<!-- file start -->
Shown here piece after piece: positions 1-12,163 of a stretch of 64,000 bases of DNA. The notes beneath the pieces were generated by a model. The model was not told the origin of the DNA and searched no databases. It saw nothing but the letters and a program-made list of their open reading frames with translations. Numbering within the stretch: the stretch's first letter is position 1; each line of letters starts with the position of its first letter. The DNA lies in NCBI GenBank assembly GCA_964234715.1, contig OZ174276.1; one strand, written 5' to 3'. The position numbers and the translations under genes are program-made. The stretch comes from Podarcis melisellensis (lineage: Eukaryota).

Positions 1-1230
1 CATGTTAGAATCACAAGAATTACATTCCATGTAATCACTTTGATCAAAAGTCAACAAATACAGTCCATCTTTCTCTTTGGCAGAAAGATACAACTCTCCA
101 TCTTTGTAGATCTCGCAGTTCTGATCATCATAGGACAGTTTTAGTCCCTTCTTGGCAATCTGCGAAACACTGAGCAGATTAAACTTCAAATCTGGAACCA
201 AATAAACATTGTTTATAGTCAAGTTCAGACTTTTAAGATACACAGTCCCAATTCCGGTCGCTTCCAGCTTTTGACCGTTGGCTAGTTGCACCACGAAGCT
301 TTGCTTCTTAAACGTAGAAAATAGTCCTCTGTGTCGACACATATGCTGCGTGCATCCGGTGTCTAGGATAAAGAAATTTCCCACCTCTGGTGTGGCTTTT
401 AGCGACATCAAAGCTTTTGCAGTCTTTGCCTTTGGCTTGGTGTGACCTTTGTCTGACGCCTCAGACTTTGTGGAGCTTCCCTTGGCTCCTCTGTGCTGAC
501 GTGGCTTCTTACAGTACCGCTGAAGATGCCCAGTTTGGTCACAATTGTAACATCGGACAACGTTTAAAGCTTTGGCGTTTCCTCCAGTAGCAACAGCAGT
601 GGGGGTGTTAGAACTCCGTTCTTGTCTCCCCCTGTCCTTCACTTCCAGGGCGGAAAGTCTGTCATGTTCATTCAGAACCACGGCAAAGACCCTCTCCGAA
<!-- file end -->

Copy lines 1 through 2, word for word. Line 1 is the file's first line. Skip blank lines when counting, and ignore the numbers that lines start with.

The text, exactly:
Shown here piece after piece: positions 1-12,163 of a stretch of 64,000 bases of DNA. The notes beneath the pieces were generated by a model. The model was not told the origin of the DNA and searched no databases. It saw nothing but the letters and a program-made list of their open reading frames with translations. Numbering within the stretch: the stretch's first letter is position 1; each line of letters starts with the position of its first letter. The DNA lies in NCBI GenBank assembly GCA_964234715.1, contig OZ174276.1; one strand, written 5' to 3'. The position numbers and the translations under genes are program-made. The stretch comes from Podarcis melisellensis (lineage: Eukaryota).

Positions 1-1230